Mr Joel M. Kpodo, Chairman of the Society for Nurses in Endoscopy and Minimally Invasive Surgery- Ghana (SNEMIS), has called for the formalisation of the specialised training for nurses in the fields of gastroenterology, endoscopy (Nurse Endoscopists), and minimally invasive surgery.
He said a formal training for nurses would enable them acquire the requisite knowledge, skills, academic and professional qualifications matching international standards.
Mr Kpodo made the call at a three-day third national endoscopy and minimally invasive surgical nursing workshop, ECG reading and basic life support training for nurses and endoscopy staff, held on Friday, in Accra.
The training workshop, on the theme, “Demystifying endoscopy and minimally invasive surgery for safety and efficiency,” entails both didactics and hands-on sessions, which would cover vital areas of the practice, including the roles and responsibilities of the endoscopy nurse, advances in endoscope reprocessing protocols, patient’s pathway in endoscopy, client’s safety in endoscopy, ECG reading and interpretation, and basic life support.
He said endoscopy nursing roles had advanced over the last few years, and today endoscopy nurses were upgrading their skills and qualifications to become nurse endoscopists, bowel scopists, and capsule endoscopy interpreters, lead nurses in therapeutic endoscopy, nurse consultants and Inflammatory Bowel Disease (IBD) specialist nurses.
He noted that the diversity of practice in endoscopy challenges and requires the endoscopy nurse today to acquire the needed academic and professional qualifications, and to continually seek continuing professional developments.
“At the moment, the very few of us advocating for this, have had to go for various degrees of training in foreign countries, from our own pockets, and sometimes supports from some foreign agencies.”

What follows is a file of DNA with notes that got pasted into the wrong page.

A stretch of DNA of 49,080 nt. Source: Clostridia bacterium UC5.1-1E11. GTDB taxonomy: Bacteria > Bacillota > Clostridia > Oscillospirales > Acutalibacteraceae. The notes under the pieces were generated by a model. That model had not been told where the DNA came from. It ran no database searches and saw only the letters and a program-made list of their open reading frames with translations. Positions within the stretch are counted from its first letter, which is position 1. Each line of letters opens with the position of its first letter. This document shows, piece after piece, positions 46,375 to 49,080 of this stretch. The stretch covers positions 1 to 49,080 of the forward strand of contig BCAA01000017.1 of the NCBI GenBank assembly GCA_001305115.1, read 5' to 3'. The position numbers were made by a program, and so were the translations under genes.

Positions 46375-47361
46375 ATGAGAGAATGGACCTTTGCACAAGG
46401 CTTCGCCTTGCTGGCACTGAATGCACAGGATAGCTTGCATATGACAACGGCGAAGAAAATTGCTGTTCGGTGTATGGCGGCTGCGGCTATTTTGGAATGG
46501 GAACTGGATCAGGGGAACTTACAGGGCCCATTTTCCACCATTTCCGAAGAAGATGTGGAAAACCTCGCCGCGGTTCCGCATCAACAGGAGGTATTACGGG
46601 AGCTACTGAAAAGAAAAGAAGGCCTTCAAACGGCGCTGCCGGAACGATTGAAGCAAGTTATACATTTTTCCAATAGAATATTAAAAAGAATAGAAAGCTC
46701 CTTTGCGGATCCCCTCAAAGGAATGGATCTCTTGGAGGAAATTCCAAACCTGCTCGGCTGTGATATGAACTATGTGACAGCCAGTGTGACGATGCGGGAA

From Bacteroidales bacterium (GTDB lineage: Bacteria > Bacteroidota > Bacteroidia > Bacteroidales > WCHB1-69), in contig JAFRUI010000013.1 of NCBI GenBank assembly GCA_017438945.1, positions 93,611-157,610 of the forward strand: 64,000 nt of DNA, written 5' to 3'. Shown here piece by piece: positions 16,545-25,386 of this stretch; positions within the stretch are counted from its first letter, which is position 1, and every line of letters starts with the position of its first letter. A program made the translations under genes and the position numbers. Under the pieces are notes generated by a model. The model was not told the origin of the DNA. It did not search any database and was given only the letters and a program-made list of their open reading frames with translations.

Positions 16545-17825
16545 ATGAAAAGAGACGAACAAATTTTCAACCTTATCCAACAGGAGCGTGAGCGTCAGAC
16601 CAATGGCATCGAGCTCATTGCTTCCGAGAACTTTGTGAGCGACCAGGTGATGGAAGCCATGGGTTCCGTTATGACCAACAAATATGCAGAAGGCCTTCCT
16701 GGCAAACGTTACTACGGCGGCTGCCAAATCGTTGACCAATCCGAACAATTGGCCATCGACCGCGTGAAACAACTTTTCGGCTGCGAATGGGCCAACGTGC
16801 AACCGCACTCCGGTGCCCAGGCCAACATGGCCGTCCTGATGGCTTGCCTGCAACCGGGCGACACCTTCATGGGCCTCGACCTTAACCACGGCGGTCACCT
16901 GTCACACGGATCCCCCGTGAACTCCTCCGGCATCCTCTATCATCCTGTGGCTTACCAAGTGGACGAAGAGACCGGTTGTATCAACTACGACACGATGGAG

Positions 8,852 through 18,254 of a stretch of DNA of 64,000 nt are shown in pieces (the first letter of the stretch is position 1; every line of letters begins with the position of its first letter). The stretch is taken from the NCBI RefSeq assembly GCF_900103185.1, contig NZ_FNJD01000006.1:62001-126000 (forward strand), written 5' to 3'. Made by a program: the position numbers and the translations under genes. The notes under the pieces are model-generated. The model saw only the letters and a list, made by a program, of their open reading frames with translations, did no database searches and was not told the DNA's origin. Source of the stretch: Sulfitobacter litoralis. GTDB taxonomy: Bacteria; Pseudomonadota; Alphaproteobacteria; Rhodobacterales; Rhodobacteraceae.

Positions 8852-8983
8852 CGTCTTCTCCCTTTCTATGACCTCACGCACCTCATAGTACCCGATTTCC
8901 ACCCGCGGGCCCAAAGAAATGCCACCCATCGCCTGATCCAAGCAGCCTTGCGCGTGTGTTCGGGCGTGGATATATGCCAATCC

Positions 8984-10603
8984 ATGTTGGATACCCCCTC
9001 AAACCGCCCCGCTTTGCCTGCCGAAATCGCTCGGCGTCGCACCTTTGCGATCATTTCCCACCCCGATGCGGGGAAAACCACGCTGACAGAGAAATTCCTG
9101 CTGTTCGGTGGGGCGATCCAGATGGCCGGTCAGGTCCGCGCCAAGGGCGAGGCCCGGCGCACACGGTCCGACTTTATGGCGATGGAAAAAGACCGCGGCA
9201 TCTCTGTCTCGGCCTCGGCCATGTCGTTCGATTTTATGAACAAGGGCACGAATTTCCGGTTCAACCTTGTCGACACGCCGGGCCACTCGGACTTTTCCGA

Mr Kpodo said some factors that were affecting the development of endoscopy included, lack of interest and training, lack of exposure, high cost of equipment, cost of procedure, infection control, complications sedation safe handling of equipment among others.
“Lack of government support, insufficient cash flow, lack of equipment in many government hospitals, endoscopy not covered by the national health insurance scheme, little investment in the training of specialists’, high import tariff on equipment and machines, are some of the challenges facing the endoscopy in Ghana.”
He said the ramifications of the roles of the endoscopy nurse were considerable, yet their contribution was often undervalued by colleagues and some managers of some health institutions, saying, it was unsafe and virtually impossible to effectively run any endoscopy service without a well-trained and efficient endoscopy nurse.
“We need to accept that, lots of wrong things have been done over the years to the point that it has become a norm, but all must come on board to tackle the issue with a conscious and deliberate effort to right the wrong.”
Mr Kpodo appealed to the government to work out immediate plans for regulations and accreditation for the numerous endoscopy centres mushrooming as well as the healthcare professionals performing the various procedures.
Dr Kweku Asante Krobea, President, Ghana Registered Nurses and Midwives Association, said an endoscopy is a procedure that allows qualified health practitioners to view the inside of a person’s body.
He said the universal health coverage and the global goals would not be achieved unless nurses and midwives who make up to 75 percent of the health sector professional workforce globally are supported and empowered to become advanced practitioners.
He said Ghana has had its fair share of the challenges imposed on its health agenda by the growing global burden of diseases necessitating innovations aimed at the creation of opportunities for health professionals to grow their knowledge.
Dr Asante Krobea said everyday thousands’ of children and adults die needlessly because they do not receive basic life-saving interventions that are often locally available but are simply not provided due to indecision, delays, misdiagnosis and incorrect treatment.
He explained that it is more important to define the field of endoscopy and get it more grinded into the health care practice, urging the nurses in their quest to reverse the trend not to be relentless in their efforts and not to disappoint the good people of Ghana.
SNEMIS – Ghana is a society of nurses in endoscopy and minimally invasive surgery, which was put together to unite as a body engaged in any capacity in the fields of endoscopy or minimally invasive surgical nursing.
It is aimed at advocating for safe and effective practice, advancing the science and practice of endoscopy and minimally invasive surgical nursing through education, training and re-training, research, advocacy, and collaboration.
It is also to promote the professional development of its members in an atmosphere of mutual support, and continually collect information, establish guidelines for future professionals and expand specialized educational opportunities.